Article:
The project that has done the most on the former is perhaps Worldcoin, of which I analyze an earlier version (among other protocols) at length here. Worldcoin uses AI models extensively at protocol level, to (i) convert iris scans into short "iris codes" that are easy to compare for similarity, and (ii) verify that the thing it's scanning is actually a human being. The main defense that Worldcoin is relying on is the fact that it's not letting anyone simply call into the AI model: rather, it's using trusted hardware to ensure that the model only accepts inputs digitally signed by the orb's camera.

This approach is not guaranteed to work: it turns out that you can make adversarial attacks against biometric AI that come in the form of physical patches or jewelry that you can put on your face:

Wear an extra thing on your forehead, and evade detection or even impersonate someone else. Source.

But the hope is that if you combine all the defenses together, hiding the AI model itself, greatly limiting the number of queries, and requiring each query to somehow be authenticated, you can adversarial attacks difficult enough that the system could be secure.

And this gets us to the second part: how can we hide the training data? This is where "DAOs to democratically govern AI" might actually make sense: we can create an on-chain DAO that governs the process of who is allowed to submit training data (and what attestations are required on the data itself), who is allowed to make queries, and how many, and use cryptographic techniques like MPC to encrypt the entire pipeline of creating and running the AI from each individual user's training input all the way to the final output of each query. This DAO could simultaneously satisfy the highly popular objective of compensating people for submitting data.

It is important to re-state that this plan is super-ambitious, and there are a number of ways in which it could prove impractical:

One reason why I didn't start this section with more big red warning labels saying "DON'T DO AI JUDGES, THAT'S DYSTOPIAN", is that our society is highly dependent on unaccountable centralized AI judges already: the algorithms that determine which kinds of posts and political opinions get boosted and deboosted, or even censored, on social media. I do think that expanding this trend further at this stage is quite a bad idea, but I don't think there is a large chance that the blockchain community experimenting with AIs more will be the thing that contributes to making it worse.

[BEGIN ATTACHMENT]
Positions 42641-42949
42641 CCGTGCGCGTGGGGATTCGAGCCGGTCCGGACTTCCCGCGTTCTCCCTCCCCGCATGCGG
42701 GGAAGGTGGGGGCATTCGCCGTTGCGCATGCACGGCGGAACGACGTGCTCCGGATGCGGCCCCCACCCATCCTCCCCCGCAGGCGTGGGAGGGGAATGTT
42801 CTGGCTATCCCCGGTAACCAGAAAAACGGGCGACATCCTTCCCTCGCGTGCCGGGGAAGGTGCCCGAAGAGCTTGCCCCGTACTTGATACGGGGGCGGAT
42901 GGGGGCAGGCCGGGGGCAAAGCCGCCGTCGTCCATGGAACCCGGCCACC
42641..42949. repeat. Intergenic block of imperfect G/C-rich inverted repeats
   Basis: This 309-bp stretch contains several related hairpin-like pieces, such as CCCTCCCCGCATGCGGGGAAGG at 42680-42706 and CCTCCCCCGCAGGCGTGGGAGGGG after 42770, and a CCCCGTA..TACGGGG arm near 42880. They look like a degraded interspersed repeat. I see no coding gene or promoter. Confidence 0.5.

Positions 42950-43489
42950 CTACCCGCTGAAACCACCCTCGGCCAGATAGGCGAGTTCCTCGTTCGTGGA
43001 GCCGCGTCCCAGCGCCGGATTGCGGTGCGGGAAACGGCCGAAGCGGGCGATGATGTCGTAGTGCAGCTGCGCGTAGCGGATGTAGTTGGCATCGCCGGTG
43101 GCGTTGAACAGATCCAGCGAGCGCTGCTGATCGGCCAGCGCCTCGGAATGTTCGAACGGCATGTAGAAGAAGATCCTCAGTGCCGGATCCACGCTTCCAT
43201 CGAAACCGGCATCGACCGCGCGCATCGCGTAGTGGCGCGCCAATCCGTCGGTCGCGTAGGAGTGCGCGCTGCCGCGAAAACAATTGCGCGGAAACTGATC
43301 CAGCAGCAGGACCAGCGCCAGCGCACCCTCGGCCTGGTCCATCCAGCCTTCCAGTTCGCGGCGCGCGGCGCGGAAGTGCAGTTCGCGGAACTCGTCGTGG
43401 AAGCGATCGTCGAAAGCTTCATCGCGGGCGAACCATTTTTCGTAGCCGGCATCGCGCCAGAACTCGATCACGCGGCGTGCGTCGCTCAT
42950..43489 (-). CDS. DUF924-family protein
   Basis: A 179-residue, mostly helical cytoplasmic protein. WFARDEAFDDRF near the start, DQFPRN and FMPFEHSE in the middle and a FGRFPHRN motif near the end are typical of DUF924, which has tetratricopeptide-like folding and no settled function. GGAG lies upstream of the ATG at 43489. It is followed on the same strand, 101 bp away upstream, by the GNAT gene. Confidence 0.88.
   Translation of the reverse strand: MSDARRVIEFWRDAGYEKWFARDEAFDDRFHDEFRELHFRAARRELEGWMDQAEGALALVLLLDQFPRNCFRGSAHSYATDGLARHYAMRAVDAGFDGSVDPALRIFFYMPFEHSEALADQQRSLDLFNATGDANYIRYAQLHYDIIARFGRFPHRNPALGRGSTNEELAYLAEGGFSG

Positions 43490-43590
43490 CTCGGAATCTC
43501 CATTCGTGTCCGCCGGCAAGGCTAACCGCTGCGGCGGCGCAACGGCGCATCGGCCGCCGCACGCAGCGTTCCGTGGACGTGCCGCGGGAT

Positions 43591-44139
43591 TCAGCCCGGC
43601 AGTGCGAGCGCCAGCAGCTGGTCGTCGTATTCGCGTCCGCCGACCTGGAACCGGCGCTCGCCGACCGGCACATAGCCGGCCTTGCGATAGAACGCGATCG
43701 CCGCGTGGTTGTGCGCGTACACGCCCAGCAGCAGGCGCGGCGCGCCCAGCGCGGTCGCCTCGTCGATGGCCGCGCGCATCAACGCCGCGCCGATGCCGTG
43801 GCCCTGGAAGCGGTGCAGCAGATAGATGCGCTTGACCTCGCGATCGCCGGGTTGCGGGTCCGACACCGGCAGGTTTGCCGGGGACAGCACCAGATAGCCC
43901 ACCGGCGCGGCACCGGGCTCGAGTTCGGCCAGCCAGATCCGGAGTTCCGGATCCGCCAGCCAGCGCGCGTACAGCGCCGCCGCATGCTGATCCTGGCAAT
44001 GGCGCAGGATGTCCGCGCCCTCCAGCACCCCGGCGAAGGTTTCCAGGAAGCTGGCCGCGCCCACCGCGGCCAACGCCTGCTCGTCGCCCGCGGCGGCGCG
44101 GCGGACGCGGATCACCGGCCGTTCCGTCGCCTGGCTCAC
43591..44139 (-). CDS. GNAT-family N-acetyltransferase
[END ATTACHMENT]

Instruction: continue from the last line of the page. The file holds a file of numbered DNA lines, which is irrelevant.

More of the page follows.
In fact, there are some pretty basic low-risk ways that crypto technology can make even these existing centralized systems better that I am pretty confident in. One simple technique is verified AI with delayed publication: when a social media site makes an AI-based ranking of posts, it could publish a ZK-SNARK proving the hash of the model that generated that ranking. The site could commit to revealing its AI models after eg. a one year delay. Once a model is revealed, users could check the hash to verify that the correct model was released, and the community could run tests on the model to verify its fairness. The publication delay would ensure that by the time the model is revealed, it is already outdated.

So compared to the centralized world, the question is not if we can do better, but by how much. For the decentralized world, however, it is important to be careful: if someone builds eg. a prediction market or a stablecoin that uses an AI oracle, and it turns out that the oracle is attackable, that's a huge amount of money that could disappear in an instant.

AI as the objective of the game

If the above techniques for creating a scalable decentralized private AI, whose contents are a black box not known by anyone, can actually work, then this could also be used to create AIs with utility going beyond blockchains. The NEAR protocol team is making this a core objective of their ongoing work.

There are two reasons to do this:

  1. If you can make "trustworthy black-box AIs" by running the training and inference process using some combination of blockchains and MPC, then lots of applications where users are worried about the system being biased or cheating them could benefit from it. Many people have expressed a desire for democratic governance of systemically-important AIs that we will depend on; cryptographic and blockchain-based techniques could be a path toward doing that.
  2. From an AI safety perspective, this would be a technique to create a decentralized AI that also has a natural kill switch, and which could limit queries that seek to use the AI for malicious behavior.

It is also worth noting that "using crypto incentives to incentivize making better AI" can be done without also going down the full rabbit hole of using cryptography to completely encrypt it: approaches like BitTensor fall into this category.


Now that both blockchains and AIs are becoming more powerful, there is a growing number of use cases in the intersection of the two areas. However, some of these use cases make much more sense and are much more robust than others. In general, use cases where the underlying mechanism continues to be designed roughly as before, but the individual players become AIs, allowing the mechanism to effectively operate at a much more micro scale, are the most immediately promising and the easiest to get right.

The most challenging to get right are applications that attempt to use blockchains and cryptographic techniques to create a "singleton": a single decentralized trusted AI that some application would rely on for some purpose. These applications have promise, both for functionality and for improving AI safety in a way that avoids the centralization risks associated with more mainstream approaches to that problem. But there are also many ways in which the underlying assumptions could fail; hence, it is worth treading carefully, especially when deploying these applications in high-value and high-risk contexts.

I look forward to seeing more attempts at constructive use cases of AI in all of these areas, so we can see which of them are truly viable at scale.